I was enriched by the experience of this group - I learned from listening and offered what I could to develop the conversation through sharing my experience. As a community we worked together to develop the conversation and through this process we came away richer. And I made sure to go back to the Friend I’d asked about Rocky Mountain YM to tell them that in this case their stereotype was mistaken.
So I know it can be done -we can look beyond our stereotypes and listen to each other. This is how we will gain strength as a community. This is what being a community means. ‘Consider it possible you may be mistaken.’ Friends, the key moment to consider this is exactly at the point that you are most certain that you’re right. It’s considering this that enables us to listen to another experience.
So one of the things that I learned at the World Conference is that I care most passionately about how we deal with conflict, regardless of what the issue is. I care that I’m not inadvertently part of a process that carelessly tramples over sensitive cultural issues without thinking through either how may feel to others or to the potential implications for individuals within our community.  That it’s of key importance to listen and to seek to understand.
In my other Thread Group I was one of the facilitators and it was on the theme of Quakers in Prison. We learned of different work Friends are doing with people affected by prison. Just one example is an amazing story of a woman who has developed work in Rwanda to promote communication and healing between the wives of those who were killed in the genocide and the wives of men imprisoned following it. It was a privilege and an inspiration to share these stories.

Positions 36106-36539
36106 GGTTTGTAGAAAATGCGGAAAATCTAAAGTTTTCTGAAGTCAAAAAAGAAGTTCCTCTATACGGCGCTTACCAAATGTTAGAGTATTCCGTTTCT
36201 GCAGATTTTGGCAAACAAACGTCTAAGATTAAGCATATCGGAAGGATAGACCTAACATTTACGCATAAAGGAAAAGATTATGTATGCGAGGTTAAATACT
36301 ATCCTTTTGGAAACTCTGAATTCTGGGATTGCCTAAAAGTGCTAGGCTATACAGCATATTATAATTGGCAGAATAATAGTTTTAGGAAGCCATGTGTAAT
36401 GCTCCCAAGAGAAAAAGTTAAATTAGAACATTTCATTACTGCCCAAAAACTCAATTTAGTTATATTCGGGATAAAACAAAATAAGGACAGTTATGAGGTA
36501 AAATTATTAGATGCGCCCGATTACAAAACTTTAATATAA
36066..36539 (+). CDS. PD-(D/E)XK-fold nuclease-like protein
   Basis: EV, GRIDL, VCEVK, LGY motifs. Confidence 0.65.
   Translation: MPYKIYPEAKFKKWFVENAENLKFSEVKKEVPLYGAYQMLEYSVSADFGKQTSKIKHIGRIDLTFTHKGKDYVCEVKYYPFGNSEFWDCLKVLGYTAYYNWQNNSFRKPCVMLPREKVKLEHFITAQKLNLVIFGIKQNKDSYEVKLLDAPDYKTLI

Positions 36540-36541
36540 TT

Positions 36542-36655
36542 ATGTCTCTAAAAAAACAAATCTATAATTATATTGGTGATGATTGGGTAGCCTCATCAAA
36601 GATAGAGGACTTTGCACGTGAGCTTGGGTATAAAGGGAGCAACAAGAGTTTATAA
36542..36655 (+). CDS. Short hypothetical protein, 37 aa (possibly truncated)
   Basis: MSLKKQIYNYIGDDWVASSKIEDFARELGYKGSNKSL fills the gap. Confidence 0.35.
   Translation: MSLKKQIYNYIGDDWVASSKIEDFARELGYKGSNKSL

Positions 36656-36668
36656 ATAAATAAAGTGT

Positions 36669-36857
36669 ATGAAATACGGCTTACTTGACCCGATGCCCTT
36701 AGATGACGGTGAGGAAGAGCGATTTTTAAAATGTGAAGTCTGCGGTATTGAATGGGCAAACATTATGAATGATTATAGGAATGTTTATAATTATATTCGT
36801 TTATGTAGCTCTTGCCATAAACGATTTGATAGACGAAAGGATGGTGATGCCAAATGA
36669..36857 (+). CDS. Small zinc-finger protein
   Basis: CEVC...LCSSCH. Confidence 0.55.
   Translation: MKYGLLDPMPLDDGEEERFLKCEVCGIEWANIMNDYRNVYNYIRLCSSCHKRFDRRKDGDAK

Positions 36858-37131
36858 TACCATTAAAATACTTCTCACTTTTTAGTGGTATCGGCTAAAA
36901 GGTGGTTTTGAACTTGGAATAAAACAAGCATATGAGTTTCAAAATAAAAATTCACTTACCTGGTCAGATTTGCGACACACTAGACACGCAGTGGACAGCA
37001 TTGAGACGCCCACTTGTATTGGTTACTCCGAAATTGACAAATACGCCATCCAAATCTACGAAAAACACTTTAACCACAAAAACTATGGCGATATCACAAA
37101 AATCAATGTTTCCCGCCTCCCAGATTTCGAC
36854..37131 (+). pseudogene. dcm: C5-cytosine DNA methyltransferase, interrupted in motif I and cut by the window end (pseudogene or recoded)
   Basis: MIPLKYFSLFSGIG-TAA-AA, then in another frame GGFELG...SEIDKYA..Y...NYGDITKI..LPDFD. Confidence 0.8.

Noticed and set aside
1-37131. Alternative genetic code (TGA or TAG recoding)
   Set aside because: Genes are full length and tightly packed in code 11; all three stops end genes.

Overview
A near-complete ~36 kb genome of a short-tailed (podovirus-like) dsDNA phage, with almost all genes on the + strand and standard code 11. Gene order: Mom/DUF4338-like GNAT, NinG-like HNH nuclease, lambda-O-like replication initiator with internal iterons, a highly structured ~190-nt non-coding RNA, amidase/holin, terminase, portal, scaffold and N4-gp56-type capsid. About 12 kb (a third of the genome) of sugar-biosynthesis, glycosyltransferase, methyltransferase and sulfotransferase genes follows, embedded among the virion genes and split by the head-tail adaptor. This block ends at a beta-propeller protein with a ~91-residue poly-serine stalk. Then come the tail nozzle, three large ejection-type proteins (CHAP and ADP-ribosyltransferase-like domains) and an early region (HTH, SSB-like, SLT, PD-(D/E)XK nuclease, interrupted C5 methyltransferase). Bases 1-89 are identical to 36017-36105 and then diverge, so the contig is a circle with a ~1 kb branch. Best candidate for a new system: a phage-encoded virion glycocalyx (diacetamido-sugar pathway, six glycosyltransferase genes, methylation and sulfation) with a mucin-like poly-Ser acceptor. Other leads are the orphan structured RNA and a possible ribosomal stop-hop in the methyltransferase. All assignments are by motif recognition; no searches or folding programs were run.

In the dinner queue (many of the conversations of the conference happened whilst waiting for food) I was talking with a Norwegian Friend about which Thread Groups we were doing. On hearing of my prison theme she told me that it was because of captured Norwegian sailors meeting Quakers in British prisons that Quakerism came into Norway. Being amongst Friends is rich with such moments of easy sharing of topics of interest.
The dining room was VERY NOISY. All those hundreds of conversations in many different languages echoing round the hall. You could really only easily hear the person sitting right next to you. In some ways it was challenging but in others it gave a vision of determined communication. You looked around the hall and every one was leaning forward straining to hear, shouting to be heard. And that was my primary experience of what the conference was like – we were all leaning towards each other to hear and be heard.

Thursday, 17 May 2012

World Conference of Friends, Kenya 2012